The John Hinckley Case
Greater Freedom and John Hinckley Jr. in the Driver's Seat
Psychiatrists believed Hinckley made significant improvement in his mental state so he was allowed to leave the grounds of St. Elizabeths Hospital in Washington, D.C., for visits in 1999.
A court hearing was held in June 2007 to consider Hinckley's requests for greater freedom. At that time, Hinckley was already allowed four-night visits to his family home in Virginia. Officials at St. Elizabeths supported Hinckley's bid for greater freedom and submitted a proposal to the court outlining the oversight its doctors believed he should have if allowed more time outside the institution.
Hinckley sought to extend his home visits to two weeks and be allowed to apply for a driver's license.
Doctors testifying on Hinckley's behalf said that both his psychosis and his depression were in remission. They also said more freedom would help him develop the social skills he needed to function appropriately in the free world.
An article by Matt Apuzzo in USA Today reported that doctors testifying for the government "said the hospital's proposal was too vague and left Hinckley with too much unstructured time in the community without appropriate oversight and counseling."
U. S. District Judge Paul L. Friedman ruled that Hinckley's visits would be extended to six days but refused to rule on Hinckley's additional requests. Friedman explained, "The reasons the court has reached this decision rest with the hospital, not with Mr. Hinckley. Unfortunately, the hospital has not taken the steps it must take before any such transition can begin."
Two years later, in June 2009, the same judge found that the hospital had taken the proper steps to allow Hinckley the proposed transition. He made this ruling despite assertions by government witnesses that Hinckley still presented a danger to the community. A CNN Justice article noted that prosecutors contended that Hinckley "continues to maintain inappropriate thoughts of violence." The pointed to a journal that hospital officials had asked Hinckley to keep as showing that his relations with women were alarming.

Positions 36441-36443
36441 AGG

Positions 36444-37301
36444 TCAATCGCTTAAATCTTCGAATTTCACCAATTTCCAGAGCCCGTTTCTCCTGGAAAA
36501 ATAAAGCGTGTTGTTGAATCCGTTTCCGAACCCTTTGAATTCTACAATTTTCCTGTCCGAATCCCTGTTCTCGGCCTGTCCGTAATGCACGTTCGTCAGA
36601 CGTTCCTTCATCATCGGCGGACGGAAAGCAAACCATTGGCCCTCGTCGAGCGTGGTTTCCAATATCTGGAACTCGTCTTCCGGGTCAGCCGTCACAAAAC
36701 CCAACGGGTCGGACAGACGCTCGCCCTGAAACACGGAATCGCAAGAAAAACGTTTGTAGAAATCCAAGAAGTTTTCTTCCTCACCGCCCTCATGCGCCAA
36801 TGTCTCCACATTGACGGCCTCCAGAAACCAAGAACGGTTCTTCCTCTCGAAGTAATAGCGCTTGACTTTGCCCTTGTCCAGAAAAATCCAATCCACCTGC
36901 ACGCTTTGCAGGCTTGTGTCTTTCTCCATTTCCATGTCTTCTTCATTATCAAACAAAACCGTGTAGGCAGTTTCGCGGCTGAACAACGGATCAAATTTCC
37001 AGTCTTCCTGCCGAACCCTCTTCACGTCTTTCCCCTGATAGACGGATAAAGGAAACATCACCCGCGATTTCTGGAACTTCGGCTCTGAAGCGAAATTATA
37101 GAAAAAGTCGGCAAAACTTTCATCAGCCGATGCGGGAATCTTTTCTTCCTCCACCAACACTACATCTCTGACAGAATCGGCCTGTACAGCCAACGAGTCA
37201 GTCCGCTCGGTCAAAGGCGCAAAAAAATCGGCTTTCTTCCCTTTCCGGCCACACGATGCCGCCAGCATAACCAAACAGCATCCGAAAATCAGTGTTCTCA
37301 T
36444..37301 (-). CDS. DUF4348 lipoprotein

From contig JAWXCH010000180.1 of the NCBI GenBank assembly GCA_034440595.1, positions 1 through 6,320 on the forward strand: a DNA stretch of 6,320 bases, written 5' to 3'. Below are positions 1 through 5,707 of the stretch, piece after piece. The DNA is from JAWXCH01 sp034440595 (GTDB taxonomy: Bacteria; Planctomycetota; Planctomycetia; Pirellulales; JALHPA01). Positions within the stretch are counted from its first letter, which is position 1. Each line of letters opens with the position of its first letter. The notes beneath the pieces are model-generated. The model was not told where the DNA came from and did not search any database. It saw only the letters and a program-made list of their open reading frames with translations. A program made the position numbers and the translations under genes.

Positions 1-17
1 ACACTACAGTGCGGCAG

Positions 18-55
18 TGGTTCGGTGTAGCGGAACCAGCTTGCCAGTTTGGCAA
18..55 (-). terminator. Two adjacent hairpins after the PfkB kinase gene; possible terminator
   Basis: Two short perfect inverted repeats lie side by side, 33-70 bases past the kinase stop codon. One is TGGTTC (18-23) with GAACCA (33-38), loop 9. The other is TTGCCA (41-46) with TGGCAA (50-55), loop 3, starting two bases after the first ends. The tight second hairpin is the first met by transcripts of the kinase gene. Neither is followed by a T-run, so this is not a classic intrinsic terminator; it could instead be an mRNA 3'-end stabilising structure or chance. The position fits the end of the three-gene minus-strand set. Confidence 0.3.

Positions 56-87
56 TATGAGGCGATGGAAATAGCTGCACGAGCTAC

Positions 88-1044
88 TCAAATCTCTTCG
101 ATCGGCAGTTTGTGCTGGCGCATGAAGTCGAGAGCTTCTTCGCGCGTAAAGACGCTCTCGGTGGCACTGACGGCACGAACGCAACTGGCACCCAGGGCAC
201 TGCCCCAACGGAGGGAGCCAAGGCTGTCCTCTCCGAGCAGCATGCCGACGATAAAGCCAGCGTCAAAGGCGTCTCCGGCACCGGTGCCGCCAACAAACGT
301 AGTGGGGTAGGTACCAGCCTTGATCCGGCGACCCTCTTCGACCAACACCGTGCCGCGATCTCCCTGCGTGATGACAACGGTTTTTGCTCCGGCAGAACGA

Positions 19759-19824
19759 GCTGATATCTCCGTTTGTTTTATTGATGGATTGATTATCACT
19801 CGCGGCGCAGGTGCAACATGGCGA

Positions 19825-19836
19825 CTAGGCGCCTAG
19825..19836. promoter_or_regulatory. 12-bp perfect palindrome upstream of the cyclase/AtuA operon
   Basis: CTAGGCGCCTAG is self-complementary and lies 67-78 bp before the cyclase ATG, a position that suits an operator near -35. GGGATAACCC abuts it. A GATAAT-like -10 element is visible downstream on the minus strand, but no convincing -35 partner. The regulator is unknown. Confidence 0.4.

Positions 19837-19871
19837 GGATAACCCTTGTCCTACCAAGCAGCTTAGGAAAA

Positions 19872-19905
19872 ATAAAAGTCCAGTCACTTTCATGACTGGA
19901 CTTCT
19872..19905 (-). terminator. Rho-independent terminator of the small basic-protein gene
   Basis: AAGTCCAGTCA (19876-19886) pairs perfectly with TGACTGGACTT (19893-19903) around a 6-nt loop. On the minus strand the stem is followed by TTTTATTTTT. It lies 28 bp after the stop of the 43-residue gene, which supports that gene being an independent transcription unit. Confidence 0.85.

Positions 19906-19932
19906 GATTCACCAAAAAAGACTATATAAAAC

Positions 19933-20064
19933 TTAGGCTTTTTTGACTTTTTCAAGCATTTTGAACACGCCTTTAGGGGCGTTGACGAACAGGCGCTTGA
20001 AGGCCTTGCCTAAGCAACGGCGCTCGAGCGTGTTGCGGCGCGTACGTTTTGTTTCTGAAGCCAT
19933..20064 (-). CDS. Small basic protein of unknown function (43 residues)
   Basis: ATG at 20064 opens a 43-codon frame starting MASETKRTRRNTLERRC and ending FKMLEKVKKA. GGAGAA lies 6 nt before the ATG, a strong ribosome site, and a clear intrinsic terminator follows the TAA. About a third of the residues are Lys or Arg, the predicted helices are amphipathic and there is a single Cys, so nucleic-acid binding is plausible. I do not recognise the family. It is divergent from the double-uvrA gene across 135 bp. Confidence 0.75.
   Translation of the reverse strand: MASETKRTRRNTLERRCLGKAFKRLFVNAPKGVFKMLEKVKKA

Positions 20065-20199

Hinckley had recently engaged in sexual relations with two women, one of whom had bi-polar disorder and the other of whom was in a long-term relationship with someone else. He had also been dating two other women. Prosecutors argued that these relationships indicated an "increased risk for violence due to depression or due to a request to act out to demonstrate his love for a woman."
Prosecutors were also concerned because Hinckley had recently re-recorded a song he had written before the assassination attempt entitled Ballad of an Outlaw that they described as "reflecting suicide and lawlessness." However, according to CNN Justice, "Hospital officials said he was trying to take responsibility for his past by recording the song again."
Judge Friedman ruled that Hinckley would be permitted to visit his mother more frequently, spend more time away from the hospital and get a driver's license. Judge Friedman stated, "Hinckley will not be a danger to himself or to others under the conditions proposed by the hospital."